In the media (as well as in our offices, conferences and other professional settings), it is common to hear complaints about the entitlement of rude Millennials (or Gen Yers) unwilling to pay their dues. A quick search of the Millennial’s encyclopedia — Google — renders such article titles as:
- “A Big Chill: Millennials Learning Harsh Reality of Workplace”
- “Employers Don’t Think Much of Millennials’ Work Ethic”
- “Why Gen Y Workers Have No Idea What Their Managers Expect From Them”
Soft skills (also called “emotional intelligence” or in some cases just “common sense”) are all things non technical but required in a workplace.
They are the skills that cannot be easily tested or vouched for with a degree. Depending on the source, soft skills may include general personality traits, the ability to communicate effectively (whether in person, over the phone, or in text), social graces, and the observance of and/or respect for authority and order. In other words, soft skills = professionalism.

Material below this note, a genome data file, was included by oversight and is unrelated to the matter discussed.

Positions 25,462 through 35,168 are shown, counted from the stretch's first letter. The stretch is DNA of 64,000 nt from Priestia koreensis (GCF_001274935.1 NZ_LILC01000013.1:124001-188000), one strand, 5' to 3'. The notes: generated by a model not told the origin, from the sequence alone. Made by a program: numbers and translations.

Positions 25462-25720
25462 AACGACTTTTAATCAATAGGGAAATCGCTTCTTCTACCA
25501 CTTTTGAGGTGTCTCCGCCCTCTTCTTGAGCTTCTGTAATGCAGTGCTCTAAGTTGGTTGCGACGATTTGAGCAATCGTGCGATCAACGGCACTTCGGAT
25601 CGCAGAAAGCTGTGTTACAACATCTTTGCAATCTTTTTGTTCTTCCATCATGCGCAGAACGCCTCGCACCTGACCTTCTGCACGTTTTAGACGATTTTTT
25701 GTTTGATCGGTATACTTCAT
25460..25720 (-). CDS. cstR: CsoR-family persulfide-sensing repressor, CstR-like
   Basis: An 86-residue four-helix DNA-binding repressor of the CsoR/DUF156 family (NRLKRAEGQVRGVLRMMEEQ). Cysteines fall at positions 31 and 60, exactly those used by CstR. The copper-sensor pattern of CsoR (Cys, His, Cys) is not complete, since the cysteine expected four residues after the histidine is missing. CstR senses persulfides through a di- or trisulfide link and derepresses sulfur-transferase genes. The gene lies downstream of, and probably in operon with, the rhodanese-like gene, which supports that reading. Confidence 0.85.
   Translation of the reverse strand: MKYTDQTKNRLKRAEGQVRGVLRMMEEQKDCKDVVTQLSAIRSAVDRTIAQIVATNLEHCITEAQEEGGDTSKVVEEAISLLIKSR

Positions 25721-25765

Why should it be shocking that Millennials, the youngest people in the workforce, the least professionally experienced, could lack professionalism? They’re young! (Generally significantlyyounger than those complaining…)
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